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With temperatures expected to dip below zero tomorrow, some might be tempted to crank up the thermostat a notch or two. But for many Vermonters, that small adjustment is a big financial burden.

Susan Teare / Quarry Books

Instead of heading to the art supplies store for materials, Montpelier artist Nick Neddo takes to the woods and forages for feathers, sticks and rocks to make his own.

Angela Evancie / VPR/file

Next year, a state mandate kicks in that will require businesses with between 51 and 100 workers to purchase their employee health benefits from the online insurance exchange. But House Speaker Shap Smith says lawmakers should get rid of that mandate, unless the Shumlin administration can demonstrate serious improvements at Vermont Health Connect.

Audio from this story will be posted at approximately 11 a.m. on Friday, Jan. 30.

Northshire Bookstore

In the Rutland area, the name Lenny Burke is well known to many. But thanks to a new book by Yvonne Daley, called A Bend in the Road, Lenny Burke's remarkable story of overcoming a traumatic brain injury is being rediscovered by a whole new generation. And many are only just now realizing the tremendous impact Burke and his mother Emmie have had on T.B.I. treatment in Vermont and beyond.

Toby Talbot / AP

In December, Governor Peter Shumlin decided that the numbers just didn't add up to continue pursuit of the single-payer health care system. But that didn't end the work of the Green Mountain Care Board, which was created by the Legislature in 2011.

Green Mountain Care Board Chairman Al Gobeille discusses what the board has achieved thus far and what their goals are regarding health care reform.

Post your question or comments for Al Gobeille here or email them to vermontedition@vpr.net.

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Personal finance experts have cautioned us for years that credit card debt is a financial trap. But Vermonters have an average of $9,667 in credit card debt, according to the Vermont Financial Literacy Task Force, and that's better than the national statistics. We look at managing credit and debt, complicated financial tools and language and we learn how younger people deal with debt differently than their parents.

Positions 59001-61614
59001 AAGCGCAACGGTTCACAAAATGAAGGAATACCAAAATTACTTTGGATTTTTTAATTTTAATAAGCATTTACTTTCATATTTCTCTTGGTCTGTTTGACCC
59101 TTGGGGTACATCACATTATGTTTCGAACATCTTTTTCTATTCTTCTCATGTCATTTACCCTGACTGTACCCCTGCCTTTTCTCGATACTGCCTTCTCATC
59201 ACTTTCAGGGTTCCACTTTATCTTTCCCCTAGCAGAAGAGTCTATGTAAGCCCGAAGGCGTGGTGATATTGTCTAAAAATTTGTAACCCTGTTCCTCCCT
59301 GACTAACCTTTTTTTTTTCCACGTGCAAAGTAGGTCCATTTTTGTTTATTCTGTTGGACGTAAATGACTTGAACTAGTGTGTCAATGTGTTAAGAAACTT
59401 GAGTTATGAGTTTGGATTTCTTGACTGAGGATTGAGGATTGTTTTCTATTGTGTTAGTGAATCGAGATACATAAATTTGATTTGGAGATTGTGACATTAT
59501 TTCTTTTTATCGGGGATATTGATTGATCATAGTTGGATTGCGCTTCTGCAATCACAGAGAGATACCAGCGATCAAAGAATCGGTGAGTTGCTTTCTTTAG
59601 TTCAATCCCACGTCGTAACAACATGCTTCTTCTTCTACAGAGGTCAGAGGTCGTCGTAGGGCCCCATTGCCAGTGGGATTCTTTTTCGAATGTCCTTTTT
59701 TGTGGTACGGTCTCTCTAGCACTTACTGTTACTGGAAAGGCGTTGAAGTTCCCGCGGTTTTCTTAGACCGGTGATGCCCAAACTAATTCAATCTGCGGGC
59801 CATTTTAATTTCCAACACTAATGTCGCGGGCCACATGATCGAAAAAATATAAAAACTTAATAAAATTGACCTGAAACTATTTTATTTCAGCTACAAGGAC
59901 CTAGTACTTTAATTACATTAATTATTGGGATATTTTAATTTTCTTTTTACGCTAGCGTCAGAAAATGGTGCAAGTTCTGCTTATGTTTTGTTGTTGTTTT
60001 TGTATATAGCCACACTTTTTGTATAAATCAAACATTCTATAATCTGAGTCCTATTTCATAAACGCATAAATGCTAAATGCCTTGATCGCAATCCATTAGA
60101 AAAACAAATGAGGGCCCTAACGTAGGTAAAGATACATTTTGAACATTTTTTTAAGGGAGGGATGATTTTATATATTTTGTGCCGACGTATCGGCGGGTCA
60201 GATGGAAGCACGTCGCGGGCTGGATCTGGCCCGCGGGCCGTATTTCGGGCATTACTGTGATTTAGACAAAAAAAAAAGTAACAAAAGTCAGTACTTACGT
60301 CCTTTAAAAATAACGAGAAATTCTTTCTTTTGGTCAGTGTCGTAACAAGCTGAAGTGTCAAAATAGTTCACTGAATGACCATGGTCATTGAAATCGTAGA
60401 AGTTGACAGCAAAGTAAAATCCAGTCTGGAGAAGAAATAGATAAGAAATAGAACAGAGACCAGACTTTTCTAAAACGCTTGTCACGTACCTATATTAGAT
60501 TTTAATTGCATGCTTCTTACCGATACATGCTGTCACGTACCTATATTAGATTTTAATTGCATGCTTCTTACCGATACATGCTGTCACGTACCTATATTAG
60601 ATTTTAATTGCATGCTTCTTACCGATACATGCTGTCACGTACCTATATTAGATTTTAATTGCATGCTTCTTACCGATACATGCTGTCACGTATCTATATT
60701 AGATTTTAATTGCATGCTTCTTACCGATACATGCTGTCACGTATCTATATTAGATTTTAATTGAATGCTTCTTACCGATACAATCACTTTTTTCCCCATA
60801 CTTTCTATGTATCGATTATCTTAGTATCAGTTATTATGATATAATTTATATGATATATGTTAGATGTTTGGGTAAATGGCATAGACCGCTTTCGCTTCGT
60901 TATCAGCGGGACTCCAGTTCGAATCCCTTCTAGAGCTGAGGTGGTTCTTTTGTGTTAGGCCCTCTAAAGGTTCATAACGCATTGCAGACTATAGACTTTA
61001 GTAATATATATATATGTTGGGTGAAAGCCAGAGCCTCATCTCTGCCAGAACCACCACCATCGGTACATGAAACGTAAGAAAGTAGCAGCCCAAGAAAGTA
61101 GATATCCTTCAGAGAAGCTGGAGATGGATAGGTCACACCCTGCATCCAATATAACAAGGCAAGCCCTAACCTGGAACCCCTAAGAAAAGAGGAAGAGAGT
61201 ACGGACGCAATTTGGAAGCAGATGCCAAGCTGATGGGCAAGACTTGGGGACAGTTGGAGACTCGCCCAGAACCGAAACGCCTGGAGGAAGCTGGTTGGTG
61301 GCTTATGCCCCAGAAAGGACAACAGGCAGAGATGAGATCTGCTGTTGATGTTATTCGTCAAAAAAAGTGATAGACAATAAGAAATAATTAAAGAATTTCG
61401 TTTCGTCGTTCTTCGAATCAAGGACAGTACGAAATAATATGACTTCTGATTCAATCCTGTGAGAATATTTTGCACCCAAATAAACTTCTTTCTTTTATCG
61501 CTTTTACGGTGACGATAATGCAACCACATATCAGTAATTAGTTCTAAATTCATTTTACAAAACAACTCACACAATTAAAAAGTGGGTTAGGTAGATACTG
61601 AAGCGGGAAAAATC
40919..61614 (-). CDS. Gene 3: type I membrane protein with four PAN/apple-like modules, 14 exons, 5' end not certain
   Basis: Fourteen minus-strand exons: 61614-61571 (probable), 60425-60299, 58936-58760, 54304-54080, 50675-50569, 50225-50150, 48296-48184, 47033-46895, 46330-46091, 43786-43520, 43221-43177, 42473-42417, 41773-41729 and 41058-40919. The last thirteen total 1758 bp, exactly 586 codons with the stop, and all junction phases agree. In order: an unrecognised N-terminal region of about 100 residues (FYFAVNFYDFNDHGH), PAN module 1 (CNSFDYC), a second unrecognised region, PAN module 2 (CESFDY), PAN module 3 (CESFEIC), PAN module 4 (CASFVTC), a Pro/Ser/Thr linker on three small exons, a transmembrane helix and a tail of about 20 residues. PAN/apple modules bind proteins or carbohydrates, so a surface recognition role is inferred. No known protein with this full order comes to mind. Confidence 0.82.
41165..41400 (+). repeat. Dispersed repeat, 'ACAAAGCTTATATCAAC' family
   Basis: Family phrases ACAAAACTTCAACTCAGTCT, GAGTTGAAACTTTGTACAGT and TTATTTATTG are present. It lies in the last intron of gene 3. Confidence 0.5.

Angela Evancie / VPR

In 2014, the state of Vermont, the number one producer of maple syrup in the United States, began using a new maple syrup grading system developed by the International Maple Syrup Institute.

It did away with Grade B and Fancy, instead making all syrups grade A, adding flavor and color descriptors like delicate, rich and robust.

Herb Swanson / swanpix.com

A University of Vermont graduate who served in Iraq came to the Upper Valley this week on a peacetime mission: to show veterans and others how to make paper from their uniforms.  

Peter Hirschfeld / VPR

Gov. Peter Shumlin wants the Legislature to approve a $90 million payroll tax on Vermont businesses. But lawmakers are reluctant, to say the least. And the governor’s proposal rests largely in the hands of an unconventional bureaucrat who will have to convince legislators that the money will be put to good use.

Here’s something new: For the first time rumors of big layoffs at IBM are not a big worry for state officials and business and community leaders in Vermont.

For years rumors have often preceded layoffs at IBM and the company’s Essex facility has seen its share of job cuts.  

Now new reports may signal another round of IBM layoffs, but there’s none of the usual local anxiety.

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